2. 4 out of 5

    Diane Hernandez

    Are we living within a huge computer simulation? Does it work like a video game that can be replayed, over and over again, to attain a better conclusion? Is that replay effect giving many of us deja vu? In The Simulated Multiverse, a MIT computer scientist tries to untangle the truth from the fiction. Okay, first of all, this is not just pop science. It helps to be well-educated or just plain smart to follow along on the wild ride down the possibility slide contained within this book. Does the au Are we living within a huge computer simulation? Does it work like a video game that can be replayed, over and over again, to attain a better conclusion? Is that replay effect giving many of us deja vu? In The Simulated Multiverse, a MIT computer scientist tries to untangle the truth from the fiction. Okay, first of all, this is not just pop science. It helps to be well-educated or just plain smart to follow along on the wild ride down the possibility slide contained within this book. Does the author scientifically prove anything? No. But he does present some very intriguing possibilities that aren’t disproven by known facts. I find science, especially new theories, fascinating. The Simulated Multiverse is an eye-opener on multiple levels. If you liked A Glitch in the Matrix, or The Matrix itself, this book goes even deeper into those same rabbit holes. This book would also be great for science fiction writers who want to add some unusual plot points or settings to their novels. For me, The Simulated Multiverse is easily worth 5 stars and is a favorite! Thanks to Bayview Books and NetGalley for a copy in exchange for my honest review.

  3. 5 out of 5

    Cindee Ketches

    Rizwan Virk tackles some complex, multifaceted ideas and explains them very well; (no simple task). This book is by no means an easy read; but it is a rewarding one. I feel that my mind has been opened up to things that I had only skimmed before. The writing has very good flow. A good 4.5/5 stars for the technical readers among us. My one complaint: there were more references to the author’s previous book (the Simulation Hypothesis) than were necessary. It came across as giving it too much of a Rizwan Virk tackles some complex, multifaceted ideas and explains them very well; (no simple task). This book is by no means an easy read; but it is a rewarding one. I feel that my mind has been opened up to things that I had only skimmed before. The writing has very good flow. A good 4.5/5 stars for the technical readers among us. My one complaint: there were more references to the author’s previous book (the Simulation Hypothesis) than were necessary. It came across as giving it too much of a plug. The book explores scientific areas such as physics, computer science, quantum physics, and quantum computing; with science fiction as inspiration to investigate the idea of the simulated multiverse. There is the “idea that we live in a virtual garden of forking paths”; (a quote from Jorge Luis Borges). Starting with the works of Philip K Dick, there are many movie, story, and TV series references used to help explain different people’s thoughts and approaches on the subject; and just how much these ideas have permeated present day culture. Explanations are very well done. A favourite quote of mine explaining quantum computing: “a qubit is a classical bit that has, for lack of a better analogy, gotten drunk and can’t decide whether its value should be 0 or 1”. Scientific reading rarely makes one laugh out loud, but the author managed this in a few places while still taking the topic very seriously.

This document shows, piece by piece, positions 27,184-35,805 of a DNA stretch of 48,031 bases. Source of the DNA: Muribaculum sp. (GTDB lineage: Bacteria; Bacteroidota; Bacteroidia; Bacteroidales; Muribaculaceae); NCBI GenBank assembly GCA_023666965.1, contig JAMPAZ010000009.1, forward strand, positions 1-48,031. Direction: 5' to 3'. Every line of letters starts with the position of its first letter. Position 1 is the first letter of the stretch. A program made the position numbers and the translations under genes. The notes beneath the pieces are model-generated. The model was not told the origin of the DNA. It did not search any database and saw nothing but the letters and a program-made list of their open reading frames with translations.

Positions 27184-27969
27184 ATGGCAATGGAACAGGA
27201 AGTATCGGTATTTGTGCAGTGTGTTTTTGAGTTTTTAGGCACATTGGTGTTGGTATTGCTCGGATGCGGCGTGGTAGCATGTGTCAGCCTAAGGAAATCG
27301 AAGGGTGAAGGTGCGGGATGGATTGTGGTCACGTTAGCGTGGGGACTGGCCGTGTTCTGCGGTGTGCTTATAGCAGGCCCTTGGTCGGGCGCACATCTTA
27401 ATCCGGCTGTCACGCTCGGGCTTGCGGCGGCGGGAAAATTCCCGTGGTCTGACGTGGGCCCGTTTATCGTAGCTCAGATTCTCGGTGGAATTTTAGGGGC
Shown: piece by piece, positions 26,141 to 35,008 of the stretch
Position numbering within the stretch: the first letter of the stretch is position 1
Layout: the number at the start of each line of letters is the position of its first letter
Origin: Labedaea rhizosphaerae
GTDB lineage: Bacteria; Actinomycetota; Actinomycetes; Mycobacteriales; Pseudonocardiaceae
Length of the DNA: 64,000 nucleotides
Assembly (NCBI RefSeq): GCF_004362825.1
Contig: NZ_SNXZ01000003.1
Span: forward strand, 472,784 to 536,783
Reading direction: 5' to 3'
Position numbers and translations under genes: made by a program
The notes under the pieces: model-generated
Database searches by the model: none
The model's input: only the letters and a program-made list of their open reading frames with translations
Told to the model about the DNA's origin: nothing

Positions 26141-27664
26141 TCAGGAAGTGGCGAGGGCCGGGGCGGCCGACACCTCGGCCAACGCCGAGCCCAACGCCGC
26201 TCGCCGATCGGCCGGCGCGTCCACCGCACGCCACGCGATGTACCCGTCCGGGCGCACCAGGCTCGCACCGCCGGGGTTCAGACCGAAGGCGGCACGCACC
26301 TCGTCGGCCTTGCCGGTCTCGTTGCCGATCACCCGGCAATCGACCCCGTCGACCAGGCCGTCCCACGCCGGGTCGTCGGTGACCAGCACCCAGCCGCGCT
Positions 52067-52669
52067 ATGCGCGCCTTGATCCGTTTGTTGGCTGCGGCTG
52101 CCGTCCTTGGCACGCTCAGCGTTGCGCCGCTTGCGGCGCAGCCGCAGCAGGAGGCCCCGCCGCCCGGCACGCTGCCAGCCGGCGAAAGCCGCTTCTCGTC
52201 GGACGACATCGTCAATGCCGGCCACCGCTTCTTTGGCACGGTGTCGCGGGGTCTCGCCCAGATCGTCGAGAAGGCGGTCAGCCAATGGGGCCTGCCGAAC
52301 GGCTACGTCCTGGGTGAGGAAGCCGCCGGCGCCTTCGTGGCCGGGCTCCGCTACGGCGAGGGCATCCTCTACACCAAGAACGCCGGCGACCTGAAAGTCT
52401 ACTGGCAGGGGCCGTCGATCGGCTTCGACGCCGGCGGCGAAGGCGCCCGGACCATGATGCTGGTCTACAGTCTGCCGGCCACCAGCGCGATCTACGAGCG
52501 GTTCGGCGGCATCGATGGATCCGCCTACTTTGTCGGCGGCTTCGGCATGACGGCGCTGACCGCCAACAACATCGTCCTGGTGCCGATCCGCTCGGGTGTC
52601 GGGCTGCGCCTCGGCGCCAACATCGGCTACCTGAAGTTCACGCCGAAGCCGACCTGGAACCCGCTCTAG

4. 4 out of 5

    M. K. French